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20,000 UC Workers Announce Strike Vote
by UC Workers (mediaucworkers [at] gmail.com)
Tuesday May 13th, 2008 9:29 AM
California – On the heels of University of California's ongoing executive pay scandals, UC's Administration is once again being denounced for misplaced priorities. For ten months, 20,000 UC medical and service workers have been trying to protect quality patient care and CA communities, reporting that lack of competitive wages is impacting the University's ability to retain its best staff. After ten months of negotiating for equal pay for equal work, they have reached impasse, and the workers announced they will take a strike vote, running from May 17th-May 22nd.
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FOR IMMEDIATE RELEASE
Contact: Allison Sirny-Guevara, 415 747-2328


20,000 University of California Patient Care & Service Workers Announce STRIKE VOTE

California – On the heels of University of California's ongoing executive pay scandals, UC's Administration is once again being denounced for misplaced priorities. For ten months, 20,000 UC medical and service workers have been trying to protect quality patient care and CA communities, reporting that lack of competitive wages is impacting the University's ability to retain its best staff. After ten months of negotiating for equal pay for equal work, they have reached impasse, and the workers announced they will take a strike vote, running from May 17th-May 22nd.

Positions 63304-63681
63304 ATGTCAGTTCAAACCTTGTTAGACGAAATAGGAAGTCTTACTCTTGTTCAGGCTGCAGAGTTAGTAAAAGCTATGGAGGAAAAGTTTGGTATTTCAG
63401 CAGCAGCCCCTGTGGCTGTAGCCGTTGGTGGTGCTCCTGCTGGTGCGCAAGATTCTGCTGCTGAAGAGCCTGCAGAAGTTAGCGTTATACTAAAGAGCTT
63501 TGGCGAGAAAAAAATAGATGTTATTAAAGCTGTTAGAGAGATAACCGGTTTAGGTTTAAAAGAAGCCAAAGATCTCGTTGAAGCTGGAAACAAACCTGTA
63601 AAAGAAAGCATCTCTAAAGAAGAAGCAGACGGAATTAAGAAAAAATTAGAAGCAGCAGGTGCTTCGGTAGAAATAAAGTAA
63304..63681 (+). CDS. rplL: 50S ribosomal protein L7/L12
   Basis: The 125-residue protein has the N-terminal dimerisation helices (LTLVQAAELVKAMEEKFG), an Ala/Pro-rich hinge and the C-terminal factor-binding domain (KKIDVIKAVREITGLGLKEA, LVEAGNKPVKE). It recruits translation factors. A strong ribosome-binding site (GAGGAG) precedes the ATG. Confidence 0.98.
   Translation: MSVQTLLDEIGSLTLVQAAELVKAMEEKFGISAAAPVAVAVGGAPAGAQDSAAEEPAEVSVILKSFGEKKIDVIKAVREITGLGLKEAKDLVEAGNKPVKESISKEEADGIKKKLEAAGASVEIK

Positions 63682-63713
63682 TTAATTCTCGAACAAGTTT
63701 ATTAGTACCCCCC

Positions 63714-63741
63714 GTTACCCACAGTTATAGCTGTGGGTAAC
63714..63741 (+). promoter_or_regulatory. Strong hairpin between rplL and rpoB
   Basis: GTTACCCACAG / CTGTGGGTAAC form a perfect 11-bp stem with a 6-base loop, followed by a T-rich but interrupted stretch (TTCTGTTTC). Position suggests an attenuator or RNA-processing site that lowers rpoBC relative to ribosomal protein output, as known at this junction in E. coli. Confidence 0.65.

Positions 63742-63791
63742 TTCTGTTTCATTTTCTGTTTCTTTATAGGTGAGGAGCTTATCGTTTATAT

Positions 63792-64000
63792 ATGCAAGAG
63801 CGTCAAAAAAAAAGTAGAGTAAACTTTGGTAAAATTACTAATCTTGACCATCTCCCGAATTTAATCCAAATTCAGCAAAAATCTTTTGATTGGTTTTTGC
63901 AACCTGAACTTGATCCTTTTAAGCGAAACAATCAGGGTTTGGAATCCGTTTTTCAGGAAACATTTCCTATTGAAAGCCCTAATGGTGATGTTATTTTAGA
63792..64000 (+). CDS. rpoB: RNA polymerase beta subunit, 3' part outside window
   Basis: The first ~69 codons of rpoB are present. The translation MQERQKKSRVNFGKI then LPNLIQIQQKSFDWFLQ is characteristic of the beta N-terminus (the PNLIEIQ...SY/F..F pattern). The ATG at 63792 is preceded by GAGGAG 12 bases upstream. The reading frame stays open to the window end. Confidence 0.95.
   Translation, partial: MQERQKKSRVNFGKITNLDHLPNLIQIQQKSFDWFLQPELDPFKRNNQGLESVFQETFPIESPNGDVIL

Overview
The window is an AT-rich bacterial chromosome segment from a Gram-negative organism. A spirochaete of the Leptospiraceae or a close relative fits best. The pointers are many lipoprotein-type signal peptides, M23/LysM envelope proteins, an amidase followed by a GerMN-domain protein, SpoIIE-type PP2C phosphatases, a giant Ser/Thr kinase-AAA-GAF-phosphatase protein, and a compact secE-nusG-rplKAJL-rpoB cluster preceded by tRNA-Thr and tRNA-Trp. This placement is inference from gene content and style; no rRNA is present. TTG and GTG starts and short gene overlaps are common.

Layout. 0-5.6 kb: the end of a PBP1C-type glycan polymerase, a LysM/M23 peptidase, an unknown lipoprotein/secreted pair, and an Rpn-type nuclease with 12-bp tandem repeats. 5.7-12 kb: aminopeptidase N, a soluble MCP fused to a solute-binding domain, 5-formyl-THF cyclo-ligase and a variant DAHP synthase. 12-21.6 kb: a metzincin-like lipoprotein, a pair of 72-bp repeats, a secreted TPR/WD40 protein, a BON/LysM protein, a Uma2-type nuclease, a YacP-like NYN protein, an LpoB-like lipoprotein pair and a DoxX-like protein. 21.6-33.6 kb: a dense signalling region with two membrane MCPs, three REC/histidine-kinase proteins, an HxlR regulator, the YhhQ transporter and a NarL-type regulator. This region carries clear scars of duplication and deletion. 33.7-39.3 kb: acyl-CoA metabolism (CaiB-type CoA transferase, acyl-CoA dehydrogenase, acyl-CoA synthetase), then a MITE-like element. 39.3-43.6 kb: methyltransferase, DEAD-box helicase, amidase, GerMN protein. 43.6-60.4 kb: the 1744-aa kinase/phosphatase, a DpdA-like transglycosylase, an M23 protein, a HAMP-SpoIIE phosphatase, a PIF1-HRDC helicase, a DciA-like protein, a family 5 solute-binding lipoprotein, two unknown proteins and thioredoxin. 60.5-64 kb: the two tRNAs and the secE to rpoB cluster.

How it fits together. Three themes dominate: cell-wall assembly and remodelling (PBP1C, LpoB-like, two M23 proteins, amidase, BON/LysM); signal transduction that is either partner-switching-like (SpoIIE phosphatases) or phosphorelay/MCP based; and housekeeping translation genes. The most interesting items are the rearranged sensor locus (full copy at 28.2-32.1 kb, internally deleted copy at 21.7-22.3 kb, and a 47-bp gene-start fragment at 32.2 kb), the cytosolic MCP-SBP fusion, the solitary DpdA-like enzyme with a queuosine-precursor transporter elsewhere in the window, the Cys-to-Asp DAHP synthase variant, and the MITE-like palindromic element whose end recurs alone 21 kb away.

The 20,000 patient care and service workers do everything from assisting in surgery to cleaning campus dorms. Unfortunately, UC medical centers are bleeding experienced patient care staff to other hospitals where pay is dramatically higher, and campus service workers live in poverty with wages as low as $10 per hour. Other hospitals and California's community colleges pay an average of 25% higher for the same work.

At UC hospitals, healthcare workers report that lack of competitive pay is contributing to high-turnover, staffing shortages, and over-reliance on temps. They are concerned this is compromising patient care and increasing the risk of complications. For service staff at the campuses and hospitals, wages are low enough for workers to qualify for public assistance. Many live in poverty and are forced to work two jobs, taking time away from their families and communities.

Workers have been negotiating for equal pay for equal work since August, 2007. However, UC Executives fell far short of that, forcing the 20,000 to take a strike vote. Statewide voting at ten campuses and five medical centers will run from May 17th through May 22nd. A press conference will be held on Friday, May 23rd to announce the results.